This is the great room at Scott and Sulara Young’s Circle of Teran retreat center. - MT File Photo

Circle of Teran retreat up for sale

A spiritual retreat founded on a vision sent from an Ashland plastic surgeon's dead son is now up for sale as the government continues the debate over its status as a church.

The 11,000-square-foot retreat and 96-acre property known as the Circle of Teran just outside of Ashland is listed for $6.7 million by Royce Real Estate Services.

The owner of the property, Sulara Young of Sulara LLC, confirmed the property was for sale but said she wouldn't comment on why she wanted to sell it. She is married to Scott Young, a plastic surgeon and shaman.

Sulara said the site for the house was picked based on a vision from her son, but didn't think selling the house and land would conflict with that vision.

"What we've built will always be this beautiful place of love and energy," she said.

Young said she and her husband will continue to pursue an appeal over a decision by Jackson County not to allow the designation of the property as a church.

County ordinances prohibit a church within three miles of an urban-growth boundary. The Circle of Teran is 2.2 linear miles from Ashland's boundary.

County commissioners in March found the Youngs haven't adequately explained why they should get an exception to this rule.

In the past, the retreat also has run into conflicts with county rules about large gatherings and overnight accommodations without adequate permits.

Young said she wouldn't comment on whether she would continue the Circle of Teran spiritual retreat on other acreage she owns in the area.

She said she didn't think the sale of the property was that significant, and asked that her privacy and her husband's be respected.

Also known as Robin James, Young has written numerous spiritual books including her autobiography of the spirit titled "Circle of Teran." The book explains how she and her husband were led to a sacred land.

In documents filed with county officials, Scott Young described how the couple chose the site to build the house that is for sale: "With the use of dowsing rods and a pendulum, we called on the spirits to show us the center of the great room. We put a stake there. That is exactly the center of the great room, and the building fit perfectly, with only one small tree that had to be removed."

The house, built in 2003, has 11 bedrooms, 91/2 baths, a commercial-grade gourmet kitchen, tropical conservatory and other amenities listed by the real estate company on the Internet. Property taxes are $36,299 annually.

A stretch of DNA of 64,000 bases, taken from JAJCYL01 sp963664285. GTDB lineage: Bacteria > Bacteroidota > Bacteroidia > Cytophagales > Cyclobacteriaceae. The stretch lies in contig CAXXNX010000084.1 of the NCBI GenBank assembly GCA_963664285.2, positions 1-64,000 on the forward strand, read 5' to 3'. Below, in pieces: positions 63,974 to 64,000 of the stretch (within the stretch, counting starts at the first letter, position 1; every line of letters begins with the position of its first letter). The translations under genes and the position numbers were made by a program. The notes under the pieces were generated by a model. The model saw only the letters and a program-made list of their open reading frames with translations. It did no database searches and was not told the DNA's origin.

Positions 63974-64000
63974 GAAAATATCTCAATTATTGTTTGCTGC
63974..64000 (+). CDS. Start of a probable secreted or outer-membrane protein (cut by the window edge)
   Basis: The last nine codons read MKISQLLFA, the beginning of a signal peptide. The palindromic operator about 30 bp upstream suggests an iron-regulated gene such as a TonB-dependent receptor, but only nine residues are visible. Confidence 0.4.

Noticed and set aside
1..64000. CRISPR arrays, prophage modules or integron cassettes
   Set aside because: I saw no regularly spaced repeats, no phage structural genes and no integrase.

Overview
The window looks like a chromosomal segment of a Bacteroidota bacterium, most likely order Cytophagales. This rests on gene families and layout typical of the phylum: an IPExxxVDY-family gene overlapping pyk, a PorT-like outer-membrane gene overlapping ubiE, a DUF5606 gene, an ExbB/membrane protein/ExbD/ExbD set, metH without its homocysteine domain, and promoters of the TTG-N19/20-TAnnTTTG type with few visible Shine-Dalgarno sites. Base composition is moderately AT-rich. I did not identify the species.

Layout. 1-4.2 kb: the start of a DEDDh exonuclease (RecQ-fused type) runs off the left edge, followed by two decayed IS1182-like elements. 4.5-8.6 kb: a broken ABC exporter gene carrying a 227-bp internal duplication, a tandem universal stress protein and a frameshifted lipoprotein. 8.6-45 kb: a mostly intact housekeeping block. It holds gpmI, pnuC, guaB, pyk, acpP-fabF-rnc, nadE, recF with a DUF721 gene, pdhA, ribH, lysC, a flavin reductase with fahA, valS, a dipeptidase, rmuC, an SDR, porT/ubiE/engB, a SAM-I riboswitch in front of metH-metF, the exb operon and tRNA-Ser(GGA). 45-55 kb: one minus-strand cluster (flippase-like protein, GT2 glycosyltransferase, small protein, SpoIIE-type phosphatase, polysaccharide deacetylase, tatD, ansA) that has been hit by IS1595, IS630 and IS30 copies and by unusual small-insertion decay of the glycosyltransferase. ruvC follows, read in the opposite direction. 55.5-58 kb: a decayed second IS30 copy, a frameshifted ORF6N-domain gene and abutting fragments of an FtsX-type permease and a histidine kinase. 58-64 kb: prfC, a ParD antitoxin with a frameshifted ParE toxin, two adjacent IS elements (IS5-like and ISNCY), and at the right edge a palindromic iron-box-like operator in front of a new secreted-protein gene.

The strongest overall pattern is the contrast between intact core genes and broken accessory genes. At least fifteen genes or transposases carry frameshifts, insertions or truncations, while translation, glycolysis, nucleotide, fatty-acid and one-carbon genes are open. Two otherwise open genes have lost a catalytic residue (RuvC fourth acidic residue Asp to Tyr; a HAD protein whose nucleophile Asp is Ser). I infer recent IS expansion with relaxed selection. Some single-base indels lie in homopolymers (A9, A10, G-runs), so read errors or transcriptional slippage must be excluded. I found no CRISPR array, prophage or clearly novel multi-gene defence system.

The real estate ad doesn't mention that the property is a spiritual retreat, though it is described as a "visionary estate."

The Circle of Teran Web site describes the retreat as a place that is sacred to Native Americans and says "the building is an expression of the divine manifested in the physical."

Ross Day, director of legal affairs for Oregonians in Action, is representing the Youngs in their appeal with the Oregon Land Use Board of Appeals.

Day said it could raise potential issues for his clients if the property sells, possibly making the legal case moot.

"I will advise them of the consequences of putting the property up for sale or even selling it," he said.

However, if the new buyers want to continue using the house and land as a spiritual retreat, Day said the legal arguments could still apply.

Oregonians in Action is a strong supporter of property rights, creating Measure 37, which became law in 2004.

Day said the issue of church versus state is important to Oregonians in Action, which has represented other churches throughout the state that have been blocked by Oregon's land-use laws, which he says are in conflict with federal laws.

In Oregon churches get treated differently than other organizations, said Day. If the Youngs wanted to put a living history center on the property they would have more chance of success than trying to call it a church, he said.

"The problem is, we can't call it a church, and that's what it is," said Day.

Reach reporter Damian Mann at 776-4476 or

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